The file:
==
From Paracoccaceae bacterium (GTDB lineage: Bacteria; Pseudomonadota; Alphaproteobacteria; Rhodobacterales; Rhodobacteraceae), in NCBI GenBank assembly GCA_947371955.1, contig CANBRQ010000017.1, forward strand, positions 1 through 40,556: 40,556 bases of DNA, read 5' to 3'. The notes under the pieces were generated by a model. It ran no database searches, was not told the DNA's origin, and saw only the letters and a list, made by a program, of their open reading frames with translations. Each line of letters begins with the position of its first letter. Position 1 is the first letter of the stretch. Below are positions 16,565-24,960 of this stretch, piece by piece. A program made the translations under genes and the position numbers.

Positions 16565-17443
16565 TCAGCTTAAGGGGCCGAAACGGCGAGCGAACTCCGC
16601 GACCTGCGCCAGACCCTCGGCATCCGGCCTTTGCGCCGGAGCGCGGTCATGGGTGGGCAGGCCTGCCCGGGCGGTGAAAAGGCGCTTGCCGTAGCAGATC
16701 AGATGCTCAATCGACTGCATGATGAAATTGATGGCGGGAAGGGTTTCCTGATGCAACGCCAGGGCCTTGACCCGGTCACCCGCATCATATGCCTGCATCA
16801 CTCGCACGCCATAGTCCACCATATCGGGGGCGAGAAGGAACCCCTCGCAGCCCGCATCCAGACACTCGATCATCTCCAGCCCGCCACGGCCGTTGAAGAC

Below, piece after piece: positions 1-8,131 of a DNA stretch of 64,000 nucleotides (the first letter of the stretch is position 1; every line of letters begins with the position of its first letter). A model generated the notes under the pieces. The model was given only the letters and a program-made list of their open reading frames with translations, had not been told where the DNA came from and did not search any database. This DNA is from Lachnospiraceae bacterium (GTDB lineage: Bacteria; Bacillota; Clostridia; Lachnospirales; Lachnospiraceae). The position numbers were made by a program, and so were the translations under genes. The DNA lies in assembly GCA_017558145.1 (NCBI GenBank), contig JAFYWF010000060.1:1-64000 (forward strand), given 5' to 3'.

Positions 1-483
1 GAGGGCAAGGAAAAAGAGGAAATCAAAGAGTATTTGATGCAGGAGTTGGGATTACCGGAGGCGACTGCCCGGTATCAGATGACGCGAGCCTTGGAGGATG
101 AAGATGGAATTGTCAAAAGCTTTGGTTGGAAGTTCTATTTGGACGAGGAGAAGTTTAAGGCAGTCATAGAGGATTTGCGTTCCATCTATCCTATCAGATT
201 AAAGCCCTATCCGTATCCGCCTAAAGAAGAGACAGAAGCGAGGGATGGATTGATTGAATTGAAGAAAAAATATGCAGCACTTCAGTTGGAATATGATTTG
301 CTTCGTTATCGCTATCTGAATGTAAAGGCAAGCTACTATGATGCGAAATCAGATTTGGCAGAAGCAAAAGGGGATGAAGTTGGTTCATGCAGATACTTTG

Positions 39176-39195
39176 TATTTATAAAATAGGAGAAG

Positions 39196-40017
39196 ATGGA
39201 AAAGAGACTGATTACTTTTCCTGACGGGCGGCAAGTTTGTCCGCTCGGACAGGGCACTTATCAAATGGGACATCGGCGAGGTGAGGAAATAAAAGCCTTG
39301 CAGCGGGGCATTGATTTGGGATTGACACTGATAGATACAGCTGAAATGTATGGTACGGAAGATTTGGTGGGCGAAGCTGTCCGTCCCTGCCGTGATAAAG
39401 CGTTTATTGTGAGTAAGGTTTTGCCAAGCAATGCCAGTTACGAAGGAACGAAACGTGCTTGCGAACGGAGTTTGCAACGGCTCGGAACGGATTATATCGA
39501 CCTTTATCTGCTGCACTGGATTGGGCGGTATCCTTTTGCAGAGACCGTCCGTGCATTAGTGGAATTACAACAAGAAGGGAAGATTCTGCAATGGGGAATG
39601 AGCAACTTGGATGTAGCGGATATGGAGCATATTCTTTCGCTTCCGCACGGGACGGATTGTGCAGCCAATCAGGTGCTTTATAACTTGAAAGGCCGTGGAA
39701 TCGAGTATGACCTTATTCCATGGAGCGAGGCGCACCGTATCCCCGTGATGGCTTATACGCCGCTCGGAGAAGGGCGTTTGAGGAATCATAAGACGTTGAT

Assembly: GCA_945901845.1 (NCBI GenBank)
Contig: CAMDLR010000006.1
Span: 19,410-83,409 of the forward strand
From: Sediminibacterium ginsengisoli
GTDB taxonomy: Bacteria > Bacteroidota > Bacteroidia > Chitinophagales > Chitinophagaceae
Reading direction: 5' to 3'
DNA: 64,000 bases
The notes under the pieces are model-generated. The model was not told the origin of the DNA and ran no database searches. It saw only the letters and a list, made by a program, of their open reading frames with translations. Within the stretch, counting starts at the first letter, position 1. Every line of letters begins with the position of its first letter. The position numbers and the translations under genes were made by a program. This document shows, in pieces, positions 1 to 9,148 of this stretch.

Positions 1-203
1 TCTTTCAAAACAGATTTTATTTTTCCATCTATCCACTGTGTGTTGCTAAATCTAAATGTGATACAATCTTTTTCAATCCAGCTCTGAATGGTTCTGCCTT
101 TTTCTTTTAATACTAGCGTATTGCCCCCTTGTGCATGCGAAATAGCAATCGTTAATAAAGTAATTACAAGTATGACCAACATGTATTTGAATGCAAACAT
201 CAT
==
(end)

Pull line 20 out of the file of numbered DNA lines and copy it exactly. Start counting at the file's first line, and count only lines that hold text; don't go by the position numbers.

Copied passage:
39501 CCTTTATCTGCTGCACTGGATTGGGCGGTATCCTTTTGCAGAGACCGTCCGTGCATTAGTGGAATTACAACAAGAAGGGAAGATTCTGCAATGGGGAATG